August Glen-James, editor

Let us never forget that, in fact, the state has no resources of its own. It has nothing, it possesses nothing that it does not take from the workers. When, then, it meddles in everything, it substitutes the deplorable and costly activity of its own agents for private activity.

Did we not hear, right in the middle of the nineteenth century, a few days after the February Revolution (a revolution made in the name of liberty) a man, more than a cabinet minister, actually a member of the provisional government, a public official vested with revolutionary and unlimited authority, coolly inquire whether in the allotment of wages it was good to consider the strength, the talent, the industriousness, the capability of the worker, that is, the wealth he produced; or whether, in disregard of these personal virtues or of their useful effect, it would not be better to give everyone henceforth a uniform remuneration?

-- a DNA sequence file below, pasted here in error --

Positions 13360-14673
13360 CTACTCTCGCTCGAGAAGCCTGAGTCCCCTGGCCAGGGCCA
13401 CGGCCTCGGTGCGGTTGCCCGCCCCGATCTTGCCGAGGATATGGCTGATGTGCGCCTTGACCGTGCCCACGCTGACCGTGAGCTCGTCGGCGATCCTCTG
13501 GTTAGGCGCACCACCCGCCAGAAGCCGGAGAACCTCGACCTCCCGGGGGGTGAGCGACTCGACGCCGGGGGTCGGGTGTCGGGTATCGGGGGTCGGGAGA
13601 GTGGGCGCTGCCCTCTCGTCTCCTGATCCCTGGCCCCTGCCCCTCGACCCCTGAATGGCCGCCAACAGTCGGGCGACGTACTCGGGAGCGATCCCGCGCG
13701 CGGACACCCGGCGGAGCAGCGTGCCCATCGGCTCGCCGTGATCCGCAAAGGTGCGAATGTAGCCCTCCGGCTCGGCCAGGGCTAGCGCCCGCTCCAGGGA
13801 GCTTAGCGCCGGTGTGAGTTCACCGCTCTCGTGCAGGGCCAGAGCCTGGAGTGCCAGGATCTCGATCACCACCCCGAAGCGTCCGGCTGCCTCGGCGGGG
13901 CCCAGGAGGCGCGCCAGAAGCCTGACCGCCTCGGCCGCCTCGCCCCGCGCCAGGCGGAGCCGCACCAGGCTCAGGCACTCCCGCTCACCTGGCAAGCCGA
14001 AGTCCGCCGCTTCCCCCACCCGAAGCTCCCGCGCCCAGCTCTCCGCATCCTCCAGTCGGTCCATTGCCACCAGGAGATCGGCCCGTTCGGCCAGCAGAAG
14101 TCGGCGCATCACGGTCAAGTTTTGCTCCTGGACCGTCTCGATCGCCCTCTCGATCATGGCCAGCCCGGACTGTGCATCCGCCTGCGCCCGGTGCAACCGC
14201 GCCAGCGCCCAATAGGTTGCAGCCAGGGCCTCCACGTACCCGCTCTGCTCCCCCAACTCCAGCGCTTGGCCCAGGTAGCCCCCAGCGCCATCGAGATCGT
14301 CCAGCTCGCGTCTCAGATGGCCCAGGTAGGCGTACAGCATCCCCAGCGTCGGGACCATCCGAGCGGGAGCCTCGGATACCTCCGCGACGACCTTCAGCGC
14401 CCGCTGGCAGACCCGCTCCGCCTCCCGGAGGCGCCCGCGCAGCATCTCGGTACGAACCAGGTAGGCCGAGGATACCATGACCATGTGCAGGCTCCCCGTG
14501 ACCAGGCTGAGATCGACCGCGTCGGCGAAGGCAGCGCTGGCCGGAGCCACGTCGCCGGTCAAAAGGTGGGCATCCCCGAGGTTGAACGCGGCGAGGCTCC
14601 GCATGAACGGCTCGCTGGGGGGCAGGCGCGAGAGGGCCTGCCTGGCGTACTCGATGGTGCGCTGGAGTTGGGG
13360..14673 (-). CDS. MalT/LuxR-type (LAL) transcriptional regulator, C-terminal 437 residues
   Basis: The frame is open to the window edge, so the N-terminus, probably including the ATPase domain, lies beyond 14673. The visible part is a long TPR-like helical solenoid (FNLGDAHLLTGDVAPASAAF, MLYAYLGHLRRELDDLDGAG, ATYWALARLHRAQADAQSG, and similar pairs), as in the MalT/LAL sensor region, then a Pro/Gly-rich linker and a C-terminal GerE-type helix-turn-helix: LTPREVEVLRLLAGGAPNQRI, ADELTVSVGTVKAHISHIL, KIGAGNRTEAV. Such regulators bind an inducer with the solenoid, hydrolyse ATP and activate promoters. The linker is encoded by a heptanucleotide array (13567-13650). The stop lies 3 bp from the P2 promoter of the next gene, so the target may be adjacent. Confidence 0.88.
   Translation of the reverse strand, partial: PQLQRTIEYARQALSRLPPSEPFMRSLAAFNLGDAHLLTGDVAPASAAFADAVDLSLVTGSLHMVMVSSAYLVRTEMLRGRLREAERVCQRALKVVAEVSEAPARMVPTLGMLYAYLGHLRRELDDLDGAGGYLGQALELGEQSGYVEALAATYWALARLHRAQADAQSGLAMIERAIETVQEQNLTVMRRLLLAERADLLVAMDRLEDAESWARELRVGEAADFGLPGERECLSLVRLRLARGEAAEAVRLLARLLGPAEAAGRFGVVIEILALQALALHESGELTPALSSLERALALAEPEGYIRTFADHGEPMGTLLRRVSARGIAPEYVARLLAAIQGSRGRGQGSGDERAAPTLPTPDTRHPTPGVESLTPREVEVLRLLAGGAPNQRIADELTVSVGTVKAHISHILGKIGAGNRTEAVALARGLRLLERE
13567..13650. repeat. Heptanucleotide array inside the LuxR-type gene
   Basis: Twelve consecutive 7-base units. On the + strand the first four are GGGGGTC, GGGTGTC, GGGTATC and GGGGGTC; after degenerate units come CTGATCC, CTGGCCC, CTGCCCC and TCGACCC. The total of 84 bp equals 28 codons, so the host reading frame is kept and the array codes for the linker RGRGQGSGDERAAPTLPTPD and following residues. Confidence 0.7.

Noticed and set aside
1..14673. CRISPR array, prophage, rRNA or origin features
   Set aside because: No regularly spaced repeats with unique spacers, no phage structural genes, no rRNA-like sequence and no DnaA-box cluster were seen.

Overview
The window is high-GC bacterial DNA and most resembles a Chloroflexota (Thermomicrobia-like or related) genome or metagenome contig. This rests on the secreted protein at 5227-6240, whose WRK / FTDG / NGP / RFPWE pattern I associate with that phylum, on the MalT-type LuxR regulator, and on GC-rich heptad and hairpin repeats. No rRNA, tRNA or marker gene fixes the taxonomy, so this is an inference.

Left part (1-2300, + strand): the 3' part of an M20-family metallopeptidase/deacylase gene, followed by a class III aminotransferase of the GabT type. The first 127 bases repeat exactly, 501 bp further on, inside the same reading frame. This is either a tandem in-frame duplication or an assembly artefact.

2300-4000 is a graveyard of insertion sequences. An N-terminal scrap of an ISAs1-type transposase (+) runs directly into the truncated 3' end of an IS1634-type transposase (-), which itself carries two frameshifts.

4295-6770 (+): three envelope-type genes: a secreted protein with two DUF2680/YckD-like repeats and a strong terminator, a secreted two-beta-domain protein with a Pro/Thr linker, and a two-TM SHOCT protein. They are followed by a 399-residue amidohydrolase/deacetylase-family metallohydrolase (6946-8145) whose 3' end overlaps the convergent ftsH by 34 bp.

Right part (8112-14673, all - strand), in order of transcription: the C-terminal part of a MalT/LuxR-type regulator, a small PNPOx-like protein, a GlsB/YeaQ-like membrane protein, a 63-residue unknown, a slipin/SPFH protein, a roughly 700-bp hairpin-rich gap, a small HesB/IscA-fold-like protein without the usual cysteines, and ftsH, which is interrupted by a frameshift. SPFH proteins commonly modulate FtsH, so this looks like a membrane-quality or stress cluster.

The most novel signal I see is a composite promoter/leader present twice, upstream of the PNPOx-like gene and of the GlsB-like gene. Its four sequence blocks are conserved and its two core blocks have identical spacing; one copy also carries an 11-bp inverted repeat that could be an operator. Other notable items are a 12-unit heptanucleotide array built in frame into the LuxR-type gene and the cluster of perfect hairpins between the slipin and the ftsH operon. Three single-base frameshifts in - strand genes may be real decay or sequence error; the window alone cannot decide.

This is tantamount to asking: Will a yard of cloth brought to market by an idler sell at the same price as two yards offered by an industrious man? And, what passes all belief, this same individual proclaimed that he would prefer profits to be uniform, whatever the quality or the quantity of the product offered for sale, and he therefore decided in his wisdom that, although two are two by nature, they are to be no more than one by law.

This is where we get when we start from the assumption that the law is stronger than nature.

Those whom he addressed apparently understood that such arbitrariness is repugnant to the very nature of man, that one yard of cloth could never be made to give the right to the same remuneration as two yards. In such a case, the competition that was to be abolished would be replaced by another competition a thousand times worse: each worker would strive to be the one who worked the least, who exerted himself the least, since, by law, the wage would always be guaranteed and would be the same for all.